Orchestral Manoeuvres in the Dark ended their North American Souvenir Greatest Hits tour with a sold-out show at the Greek Theatre in Los Angeles, and it was just the show we needed.
An already emotional week added another shock for music fans when Depeche Mode’s Andrew Fletcher passed away at the age of 60. An ‘80s music icon was unexpectedly gone and so many of us were stunned. Throughout many difficult times in my life, I have turned to music, so I admit, I was looking forward to the escape of OMD.
The Greek was filled with the energy of people who had waited years to see the English synth band, and as Paul Humphreys told us last month, he was excited they were finally able to bring their full production – a first for US audiences – and celebrate their 40th anniversary. And when it came time for OMD to take the stage, the crowd volume was insane!
After opening with “Atomic Ranch” and “Stanlow,” Andy McCluskey greeted the cheering audience. “It’s so good to be back!” he exclaimed. His tone went serious and he continued, “There is something we have to talk about. We, as you I’m sure, were all shocked and saddened today about the passing of Andy Fletcher. One of the nicest guys you’d ever meet, a family member of one of the greatest bands EVER. So we’re sending our love to Fletch’s family and all the Depeche boys. The only thing we can do is to celebrate him, the way we do it, the way Depeche do it… by playing music. Will you join us? We’re going to party like it’s the Rose Bowl in 1988.” (OMD opened up for Depeche Mode in 1988 for their historic 101 concert at the Rose Bowl.)
Through new songs and some older favorites, McCluskey was energetic and bouncing around the stage, dancing, jumping, visiting both sides of the audience. There was a lot of joking with each other and the crowd, making it feel like we were all friends having a wonderful evening together. The sound and that full production Humphreys told us about was definitely amazing.
After “Messages,” McCluskey joked about drummer Stuart Kershaw having a technical issue: “Stu, are you breaking your drum kit again? Stop hitting it!” Once settled, they went into “Tesla Girls,” which elicited a huge response from the crowd, causing McCluskey to say, “Let me see your hands! Oh… you look good!” McCluskey’s appreciation of the crowd continued, “You sound fantastic! Now let me see if you can dance like me.”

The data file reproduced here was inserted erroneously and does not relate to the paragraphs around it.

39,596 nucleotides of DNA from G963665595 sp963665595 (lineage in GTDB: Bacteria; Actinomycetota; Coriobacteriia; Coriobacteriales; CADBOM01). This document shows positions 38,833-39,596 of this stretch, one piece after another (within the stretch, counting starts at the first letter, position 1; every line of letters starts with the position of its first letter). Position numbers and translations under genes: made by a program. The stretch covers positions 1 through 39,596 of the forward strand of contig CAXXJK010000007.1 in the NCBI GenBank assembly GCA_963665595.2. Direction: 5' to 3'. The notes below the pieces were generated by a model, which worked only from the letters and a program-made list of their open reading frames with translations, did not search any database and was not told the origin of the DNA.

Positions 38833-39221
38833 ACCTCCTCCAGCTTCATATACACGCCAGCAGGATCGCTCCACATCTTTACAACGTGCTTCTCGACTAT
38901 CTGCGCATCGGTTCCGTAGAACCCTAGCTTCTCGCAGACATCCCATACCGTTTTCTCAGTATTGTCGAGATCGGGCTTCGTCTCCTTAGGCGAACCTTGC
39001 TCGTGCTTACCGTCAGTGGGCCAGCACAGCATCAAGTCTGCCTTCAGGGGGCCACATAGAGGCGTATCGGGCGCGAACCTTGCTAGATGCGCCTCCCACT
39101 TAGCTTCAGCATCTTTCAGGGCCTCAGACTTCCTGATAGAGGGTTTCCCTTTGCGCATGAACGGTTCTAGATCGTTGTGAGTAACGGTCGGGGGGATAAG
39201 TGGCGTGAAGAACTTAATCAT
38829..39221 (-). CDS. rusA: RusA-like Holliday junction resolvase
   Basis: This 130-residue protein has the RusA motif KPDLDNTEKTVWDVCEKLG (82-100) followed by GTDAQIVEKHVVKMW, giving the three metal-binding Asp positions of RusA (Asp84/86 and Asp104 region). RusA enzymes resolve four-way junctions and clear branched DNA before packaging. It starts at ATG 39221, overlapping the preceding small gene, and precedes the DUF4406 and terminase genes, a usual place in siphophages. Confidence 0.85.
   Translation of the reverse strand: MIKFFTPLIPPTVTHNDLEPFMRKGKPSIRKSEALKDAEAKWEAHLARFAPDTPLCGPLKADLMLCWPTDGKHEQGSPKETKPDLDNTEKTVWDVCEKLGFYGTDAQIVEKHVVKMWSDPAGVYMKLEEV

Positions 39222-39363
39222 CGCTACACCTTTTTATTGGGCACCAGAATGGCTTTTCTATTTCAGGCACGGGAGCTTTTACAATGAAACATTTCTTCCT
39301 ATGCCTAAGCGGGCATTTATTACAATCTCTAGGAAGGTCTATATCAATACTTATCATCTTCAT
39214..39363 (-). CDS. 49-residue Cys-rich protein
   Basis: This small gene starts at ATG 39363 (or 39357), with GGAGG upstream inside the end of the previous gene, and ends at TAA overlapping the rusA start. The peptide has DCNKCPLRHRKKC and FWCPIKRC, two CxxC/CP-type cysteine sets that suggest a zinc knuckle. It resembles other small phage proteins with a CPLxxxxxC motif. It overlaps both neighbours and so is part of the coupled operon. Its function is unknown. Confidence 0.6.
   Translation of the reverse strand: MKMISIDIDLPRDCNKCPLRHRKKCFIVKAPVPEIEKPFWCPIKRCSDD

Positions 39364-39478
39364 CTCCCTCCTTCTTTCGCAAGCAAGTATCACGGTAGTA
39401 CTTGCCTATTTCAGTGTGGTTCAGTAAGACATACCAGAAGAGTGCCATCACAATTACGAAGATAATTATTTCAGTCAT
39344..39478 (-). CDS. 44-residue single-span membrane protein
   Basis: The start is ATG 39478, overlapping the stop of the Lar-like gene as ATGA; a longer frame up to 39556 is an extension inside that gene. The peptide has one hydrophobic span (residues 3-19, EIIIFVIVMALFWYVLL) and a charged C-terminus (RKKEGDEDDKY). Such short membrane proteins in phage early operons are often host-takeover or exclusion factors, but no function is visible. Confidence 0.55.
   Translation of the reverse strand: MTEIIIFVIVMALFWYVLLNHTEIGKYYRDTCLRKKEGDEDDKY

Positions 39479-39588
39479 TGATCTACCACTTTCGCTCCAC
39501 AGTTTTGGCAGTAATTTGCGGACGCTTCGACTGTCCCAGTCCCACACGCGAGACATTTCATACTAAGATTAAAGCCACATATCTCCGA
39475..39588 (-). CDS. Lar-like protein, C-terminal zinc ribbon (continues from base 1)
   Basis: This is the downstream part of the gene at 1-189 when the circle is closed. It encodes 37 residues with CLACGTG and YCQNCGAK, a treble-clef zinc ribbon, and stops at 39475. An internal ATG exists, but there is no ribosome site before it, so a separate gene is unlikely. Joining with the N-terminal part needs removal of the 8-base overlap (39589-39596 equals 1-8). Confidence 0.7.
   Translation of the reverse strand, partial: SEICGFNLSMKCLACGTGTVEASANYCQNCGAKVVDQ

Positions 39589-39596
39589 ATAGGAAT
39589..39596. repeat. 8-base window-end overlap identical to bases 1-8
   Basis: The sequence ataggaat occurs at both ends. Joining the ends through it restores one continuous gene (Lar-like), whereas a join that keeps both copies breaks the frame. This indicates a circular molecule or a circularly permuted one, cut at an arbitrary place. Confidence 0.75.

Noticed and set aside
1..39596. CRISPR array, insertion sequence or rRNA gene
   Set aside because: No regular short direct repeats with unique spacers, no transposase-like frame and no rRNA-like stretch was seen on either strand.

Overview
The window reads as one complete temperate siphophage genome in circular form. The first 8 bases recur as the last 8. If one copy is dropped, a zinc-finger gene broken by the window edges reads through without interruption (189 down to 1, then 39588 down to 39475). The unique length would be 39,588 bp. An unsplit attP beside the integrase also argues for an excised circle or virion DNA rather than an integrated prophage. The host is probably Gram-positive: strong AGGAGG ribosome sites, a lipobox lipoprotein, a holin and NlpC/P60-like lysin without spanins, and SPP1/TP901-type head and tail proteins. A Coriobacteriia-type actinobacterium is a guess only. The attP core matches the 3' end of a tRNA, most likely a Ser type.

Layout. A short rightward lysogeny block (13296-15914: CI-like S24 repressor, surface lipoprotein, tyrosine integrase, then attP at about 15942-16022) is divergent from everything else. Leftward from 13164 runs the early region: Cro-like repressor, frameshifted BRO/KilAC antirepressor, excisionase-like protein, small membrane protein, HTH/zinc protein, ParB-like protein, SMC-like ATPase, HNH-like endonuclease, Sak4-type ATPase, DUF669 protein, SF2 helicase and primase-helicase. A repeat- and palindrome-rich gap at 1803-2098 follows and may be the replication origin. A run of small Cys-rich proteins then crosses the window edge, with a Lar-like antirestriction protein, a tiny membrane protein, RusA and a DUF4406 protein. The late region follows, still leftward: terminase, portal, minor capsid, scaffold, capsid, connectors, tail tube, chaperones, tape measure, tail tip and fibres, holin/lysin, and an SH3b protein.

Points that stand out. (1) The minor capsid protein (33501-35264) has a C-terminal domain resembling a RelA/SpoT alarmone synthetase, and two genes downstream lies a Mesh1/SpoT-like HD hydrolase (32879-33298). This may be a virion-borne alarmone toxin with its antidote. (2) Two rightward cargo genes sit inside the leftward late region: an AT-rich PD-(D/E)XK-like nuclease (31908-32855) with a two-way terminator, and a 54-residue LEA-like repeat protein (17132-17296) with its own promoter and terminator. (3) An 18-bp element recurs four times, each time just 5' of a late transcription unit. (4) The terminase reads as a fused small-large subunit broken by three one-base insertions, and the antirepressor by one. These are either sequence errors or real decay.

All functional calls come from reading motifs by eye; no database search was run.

After “History of Modern (Part 1),” McCluskey stated, “You’ve got the job. Now will you all come to England and do festivals with us in the summer?” This of course brought a loud cheer. He continued, “I’d like to introduce you to the superstar sex machine of the concert… Mr. Humphreys!” McCluskey and Humphreys swapped places and we were treated to Humphreys singing “(Forever) Live and Die” and “Souvenir.”
After every song, there were long pauses of cheering and howling for the band. McCluskey could stand, raise his arms, and crowd would go crazy. In another of his appreciative moments, McCluskey joked, “The only downside of playing in this place is I can see my fucking awful dancing on those screens.”
Humphreys, Kershaw and Martin Cooper joined McCluskey at the front of the stage for several songs. Then McCluskey shared “Statues” had been inspired by the passing of Joy Division’s Ian Curtis. He also said the next song, “Almost,” was the B-side and had been the song Vince Clarke and his friends learned and decided they were good enough to start a band… that band being Depeche Mode. (Vince Clarke left Depeche Mode after one album and would go on to start Yaz and Erasure.)
After declaring, “Enough of the sad songs,” McCluskey and all upped the mood with more danceable songs, at one point declaring, “We need to get warmer. There’s another 93 songs to go!” The opening of “So In Love” drew an incredible response from fans.
Once again, McCluskey addressed the crowd: “Thank you for dancing like it was the Rose Bowl in 88! We started with this song, so we’ll finish with it.” “Enola Gay” began and the crowd got even more insane, singing along and closing the song out clapping along with the band.
After a deafening crowd showed their appreciation requesting more, the guys walked back out. Humphreys quipped, “So I think we forgot to play something.”
McCluskey discussed the tour, gave thanks to the band, their crew (even Maggie the dog!), and said, “There’s a little song we have to play for you,” and launched into “If You Leave,” followed by “Secret” and “Electricity.”
It seemed like the crowd would never end their clapping and cheering, but once they quieted a little, Humphreys said, “We shall see you again!”
McCluskey closed with words that are the best way to close this review: “Things change, but the music is eternal.”